What Happened When My Teen Deleted TikTok From His Phone

I didn't have anything to do with it, either — he made the call on his own.

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I noticed something different with my son this past spring. I stopped getting late work notices from school — something he’s always struggled with. Then, as soon as he got home, he was outside until I called him in for dinner.

He started talking about a garden and became interested in plants and seeds. Whenever we went out, he’d ask if we could stop at the local hardware store so he could get more seeds for his collection. Then he asked if he could build some raised beds in the backyard and a fence to keep the deer out. Honestly, I thought he might lose interest since he had never expressed a huge interest in nature. I was wrong, though. He built five garden beds and a compost pile, plus a massive fence with fallen trees from our woods.

I went out there one evening to get him for dinner because I couldn’t see him. I yelled for him a few times, wondering where he was, and he emerged from the woods with a book on wild-growing herbs and roots he’d gotten from the school library and a notebook. He’d been identifying plants in our backyard. It was then I realized my son had really changed. Gone were the days of staying inside, watching TV, or lying in bed on his phone.

I tried not to make a huge deal of it because I didn’t want to scare his new hobbies away. But I also wanted him to know I was impressed and so glad he was interested in so many different things. Then, his response blew me away.

“I took TikTok off my phone. I was watching it too much, and I realized there are so many other things to do,” he said.

Now, this has nothing to do with my parenting. This was a decision he made on his own. I knew he liked TikTok, but I never felt like it was consuming him or he was spending any more time on it than other teenagers. I never told him he should find something else to do with his time or lectured him about it. I did tell him he had to do homework when he got home and that he could have his phone after that because of his late assignments.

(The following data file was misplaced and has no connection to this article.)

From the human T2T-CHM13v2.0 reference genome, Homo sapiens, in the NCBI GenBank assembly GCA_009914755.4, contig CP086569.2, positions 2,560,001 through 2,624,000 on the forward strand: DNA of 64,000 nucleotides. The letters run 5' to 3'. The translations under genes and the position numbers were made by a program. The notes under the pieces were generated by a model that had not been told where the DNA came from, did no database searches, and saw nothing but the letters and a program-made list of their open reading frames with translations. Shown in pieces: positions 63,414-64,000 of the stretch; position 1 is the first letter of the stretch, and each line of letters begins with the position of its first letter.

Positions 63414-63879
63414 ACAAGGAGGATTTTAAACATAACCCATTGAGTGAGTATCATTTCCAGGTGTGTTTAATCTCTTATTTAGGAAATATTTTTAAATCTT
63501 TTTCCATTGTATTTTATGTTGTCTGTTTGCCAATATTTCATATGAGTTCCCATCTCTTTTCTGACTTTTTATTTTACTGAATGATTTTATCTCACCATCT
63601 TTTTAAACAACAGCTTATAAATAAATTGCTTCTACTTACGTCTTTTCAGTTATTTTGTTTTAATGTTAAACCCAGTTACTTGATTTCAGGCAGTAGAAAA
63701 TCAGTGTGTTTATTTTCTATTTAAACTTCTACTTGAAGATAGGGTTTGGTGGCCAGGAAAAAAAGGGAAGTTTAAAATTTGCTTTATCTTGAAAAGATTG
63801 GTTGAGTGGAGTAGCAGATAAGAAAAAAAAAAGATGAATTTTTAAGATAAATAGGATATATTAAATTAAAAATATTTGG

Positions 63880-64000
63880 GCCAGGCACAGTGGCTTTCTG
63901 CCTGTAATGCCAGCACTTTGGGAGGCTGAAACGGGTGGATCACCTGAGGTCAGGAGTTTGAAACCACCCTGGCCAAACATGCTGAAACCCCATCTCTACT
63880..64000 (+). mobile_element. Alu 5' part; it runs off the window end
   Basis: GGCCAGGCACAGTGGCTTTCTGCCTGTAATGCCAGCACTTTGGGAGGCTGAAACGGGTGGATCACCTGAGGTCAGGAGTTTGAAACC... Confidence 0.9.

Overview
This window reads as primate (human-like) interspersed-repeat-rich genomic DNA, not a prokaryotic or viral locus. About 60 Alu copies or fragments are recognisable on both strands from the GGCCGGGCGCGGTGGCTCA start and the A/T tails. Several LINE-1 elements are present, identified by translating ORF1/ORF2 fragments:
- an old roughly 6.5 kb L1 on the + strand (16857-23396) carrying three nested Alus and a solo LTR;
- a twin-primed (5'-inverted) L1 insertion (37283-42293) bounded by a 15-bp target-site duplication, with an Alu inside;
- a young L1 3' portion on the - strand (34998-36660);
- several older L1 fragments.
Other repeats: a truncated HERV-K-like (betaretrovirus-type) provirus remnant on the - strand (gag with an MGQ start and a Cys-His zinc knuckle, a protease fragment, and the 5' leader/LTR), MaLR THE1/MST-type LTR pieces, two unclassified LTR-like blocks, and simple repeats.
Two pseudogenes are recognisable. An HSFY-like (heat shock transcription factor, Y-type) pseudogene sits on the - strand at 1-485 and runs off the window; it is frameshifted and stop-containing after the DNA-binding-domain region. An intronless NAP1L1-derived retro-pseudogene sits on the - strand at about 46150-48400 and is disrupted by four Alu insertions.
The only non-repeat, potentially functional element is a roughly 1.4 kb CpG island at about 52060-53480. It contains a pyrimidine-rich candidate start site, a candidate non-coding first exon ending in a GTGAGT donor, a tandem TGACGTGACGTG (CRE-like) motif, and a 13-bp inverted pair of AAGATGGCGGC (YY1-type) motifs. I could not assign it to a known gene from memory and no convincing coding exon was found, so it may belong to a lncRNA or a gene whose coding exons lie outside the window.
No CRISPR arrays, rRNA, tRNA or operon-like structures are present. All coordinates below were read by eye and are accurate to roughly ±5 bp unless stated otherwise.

This was all my son’s doing because at fifteen years old, he realized the app was making him feel unhealthy. Now, he reads at night. He says he sleeps better. He gets up earlier; he’s taken on so many hobbies I can’t list them all. He also spends hours a day outside, barefoot, without his phone, grounding. (Grounding is a practice where one connects to the Earth’s natural electric charge and is said to reduce pain, swelling, and inflammation, and help with better sleep.)

My son is calmer and happier and says he has no desire to download TikTok again. His grades are better, and his attention span is longer. Of course, he does spend time on his phone. He likes snapping with his friends and still has other apps like Instagram and Facebook, but he says he’s not drawn to those apps like he was with TikTok.

I realize asking a teenager to delete TikTok from their phone is no easy feat — my other children want no part of it — and if they don’t feel like it’s affecting their life to have it, why would they want to get rid of it?

But I have seen a huge difference in my son, so I wanted to share my son’s win in hopes it may inspire someone else who feels like something is weighing them down and keeping them from living their best life. It just may be an app you can’t tear yourself away from.

Katie Bingham-Smith is a full-time freelance writer living in Maine with her three teens and two ducks. When she’s not writing she’s probably spending too much money online and drinking Coke Zero.